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Non-IPv6 devices on an IPv6 network?

Started by mhamzahkhan, January 22, 2011, 11:54:47 PM

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Hey everyone,

I was just thinking about how once my ISP offers native IPv6 support, it would be nice to convert my home network into a pure IPv6 network (ie no IPv4 on client machines!).

But then I realised I would have a small problem, my two HP network printers do not support IPv6 (thanks a lot HP!!), and I very much doubt HP will release a firmware update which would give it IPv6 features as they haven't even bothered providing good drivers for Windows Vista/7. :/

So how would one deal with getting IPv4 only devices to work with IPv6 clients? Some sort of proxy?



Hi there

Use a dual stack print server. The LAN prints to the server, the server to the printer.
I use lprng for this purpose.



if you can figure out the best way to do this, you'll make a lot of money.  this  is why there have been so many transition technologies developed, like 4in6, ect.


Hi there

A lot of this stuff already exists. Any dual stack program with both client and server functionality (proxy) can do the job; mail servers, NTP servers, print servers, recursive nameservers, web proxies, etc.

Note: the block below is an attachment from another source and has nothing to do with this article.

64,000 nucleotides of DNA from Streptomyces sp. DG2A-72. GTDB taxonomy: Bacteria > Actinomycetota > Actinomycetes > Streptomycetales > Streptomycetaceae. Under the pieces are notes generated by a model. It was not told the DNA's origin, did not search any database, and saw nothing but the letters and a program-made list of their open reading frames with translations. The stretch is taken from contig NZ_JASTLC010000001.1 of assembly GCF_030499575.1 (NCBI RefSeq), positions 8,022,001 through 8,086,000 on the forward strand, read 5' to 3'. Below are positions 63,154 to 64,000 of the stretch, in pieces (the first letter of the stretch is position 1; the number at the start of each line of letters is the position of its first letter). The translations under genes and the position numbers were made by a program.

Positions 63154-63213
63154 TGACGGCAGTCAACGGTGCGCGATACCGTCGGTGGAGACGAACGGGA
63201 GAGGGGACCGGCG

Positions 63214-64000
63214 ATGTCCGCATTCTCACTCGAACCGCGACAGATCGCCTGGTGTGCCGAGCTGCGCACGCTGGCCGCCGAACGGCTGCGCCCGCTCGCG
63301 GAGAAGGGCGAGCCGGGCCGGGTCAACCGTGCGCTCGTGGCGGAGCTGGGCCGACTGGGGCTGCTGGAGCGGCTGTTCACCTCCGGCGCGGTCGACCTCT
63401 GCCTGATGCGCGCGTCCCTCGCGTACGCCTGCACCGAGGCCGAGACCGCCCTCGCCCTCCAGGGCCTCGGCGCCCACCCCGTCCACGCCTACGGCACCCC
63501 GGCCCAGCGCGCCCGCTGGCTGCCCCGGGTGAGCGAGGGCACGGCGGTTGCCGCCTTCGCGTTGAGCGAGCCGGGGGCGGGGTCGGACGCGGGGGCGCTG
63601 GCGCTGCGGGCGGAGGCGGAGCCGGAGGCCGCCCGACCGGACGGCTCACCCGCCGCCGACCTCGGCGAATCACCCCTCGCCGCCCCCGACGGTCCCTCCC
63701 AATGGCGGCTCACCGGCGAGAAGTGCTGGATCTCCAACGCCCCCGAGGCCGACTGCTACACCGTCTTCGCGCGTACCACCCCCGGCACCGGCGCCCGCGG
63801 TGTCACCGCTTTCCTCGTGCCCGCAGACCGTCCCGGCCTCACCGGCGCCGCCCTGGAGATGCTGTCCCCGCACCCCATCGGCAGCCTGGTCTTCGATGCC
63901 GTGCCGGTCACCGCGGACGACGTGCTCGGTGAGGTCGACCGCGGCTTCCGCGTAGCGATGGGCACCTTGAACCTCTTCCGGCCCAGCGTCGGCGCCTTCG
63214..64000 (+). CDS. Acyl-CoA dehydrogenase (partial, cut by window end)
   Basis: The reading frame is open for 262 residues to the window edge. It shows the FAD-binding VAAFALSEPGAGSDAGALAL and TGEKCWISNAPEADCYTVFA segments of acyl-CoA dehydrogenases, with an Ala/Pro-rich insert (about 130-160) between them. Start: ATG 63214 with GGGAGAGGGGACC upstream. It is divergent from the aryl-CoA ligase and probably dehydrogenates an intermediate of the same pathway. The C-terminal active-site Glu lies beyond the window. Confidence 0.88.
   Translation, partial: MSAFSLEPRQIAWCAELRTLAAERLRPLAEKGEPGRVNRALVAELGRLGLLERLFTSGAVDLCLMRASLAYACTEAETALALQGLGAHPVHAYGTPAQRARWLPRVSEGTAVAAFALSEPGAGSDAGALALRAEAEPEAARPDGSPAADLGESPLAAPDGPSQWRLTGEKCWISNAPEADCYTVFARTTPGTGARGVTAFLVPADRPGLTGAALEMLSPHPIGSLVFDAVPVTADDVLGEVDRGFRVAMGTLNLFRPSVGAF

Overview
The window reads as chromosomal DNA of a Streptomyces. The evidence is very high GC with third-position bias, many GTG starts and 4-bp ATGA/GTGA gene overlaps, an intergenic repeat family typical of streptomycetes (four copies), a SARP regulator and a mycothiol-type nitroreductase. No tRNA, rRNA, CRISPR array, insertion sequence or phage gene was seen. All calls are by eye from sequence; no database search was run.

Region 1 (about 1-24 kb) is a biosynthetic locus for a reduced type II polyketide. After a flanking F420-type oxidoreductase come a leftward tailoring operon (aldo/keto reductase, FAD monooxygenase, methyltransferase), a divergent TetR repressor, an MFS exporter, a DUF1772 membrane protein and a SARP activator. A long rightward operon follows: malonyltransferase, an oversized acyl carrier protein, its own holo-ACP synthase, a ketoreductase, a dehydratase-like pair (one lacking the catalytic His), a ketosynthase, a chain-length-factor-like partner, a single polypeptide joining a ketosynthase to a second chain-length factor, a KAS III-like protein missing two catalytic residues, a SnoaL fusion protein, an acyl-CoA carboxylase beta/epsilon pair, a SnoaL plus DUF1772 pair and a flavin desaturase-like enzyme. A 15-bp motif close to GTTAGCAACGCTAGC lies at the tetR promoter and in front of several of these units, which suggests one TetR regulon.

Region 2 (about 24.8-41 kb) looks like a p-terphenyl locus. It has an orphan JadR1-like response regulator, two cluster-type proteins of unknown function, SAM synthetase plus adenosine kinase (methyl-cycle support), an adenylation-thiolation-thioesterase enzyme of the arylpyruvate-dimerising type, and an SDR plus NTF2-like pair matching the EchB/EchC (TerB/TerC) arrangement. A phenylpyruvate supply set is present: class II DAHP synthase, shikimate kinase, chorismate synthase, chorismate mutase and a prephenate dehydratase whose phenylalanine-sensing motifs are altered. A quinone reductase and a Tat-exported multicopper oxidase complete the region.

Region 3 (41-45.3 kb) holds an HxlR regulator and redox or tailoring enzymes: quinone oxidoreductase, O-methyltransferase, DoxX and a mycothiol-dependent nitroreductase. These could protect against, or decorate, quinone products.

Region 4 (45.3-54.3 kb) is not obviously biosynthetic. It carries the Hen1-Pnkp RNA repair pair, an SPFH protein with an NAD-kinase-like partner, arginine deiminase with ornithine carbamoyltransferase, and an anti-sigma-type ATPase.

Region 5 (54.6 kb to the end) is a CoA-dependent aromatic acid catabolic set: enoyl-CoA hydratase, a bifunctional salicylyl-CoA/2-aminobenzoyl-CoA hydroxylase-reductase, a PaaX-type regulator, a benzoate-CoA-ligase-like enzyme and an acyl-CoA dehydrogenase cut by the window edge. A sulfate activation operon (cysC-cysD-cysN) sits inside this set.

And 6tunnel (which is a misnomer because it's not a tunnel), connects IPv4 only clients to IPv6 only servers and vice-versa.



Exactly. I use a dual stacked Win2k8 box acting as a print server for this. The AD clients send their print jobs to the server via IPv6 and the server relays the jobs to the printer via IPv4. This also gives the benefit of central management of print jobs.

I suspect that most companies will do something like this on their networks with regards to printers since IPv4 only printers are so incredibly common. We may run out of public IPv4 space soon but I'm pretty sure RFC1918 will be large enough for an organization's printers for a long time.


I thought about using a print server for this too, but then I realised the CUPS driver for my two printers sucks, and I only have Windows Server 2008.... which would also have this annoying driver problem!

But I only really gave the printer problem as an example, I was wondering more generally how would one deal with this problem. :)

I also have a few Cisco switches which only support IPv4 so I can't SSH into them using IPv6. :(


For the foreseeable future, its probably not worth it to run an IPv6 only network. Dual-stack works perfectly fine. Nothing says that your internal network can't run off of RFC1918 space. Especially if you have ipv4-only hardware.

If you really want an IPv6-only network with IPv4 hardware, you'll probably have to setup some proxies/print servers/etc to talk to the IPv4 hardware.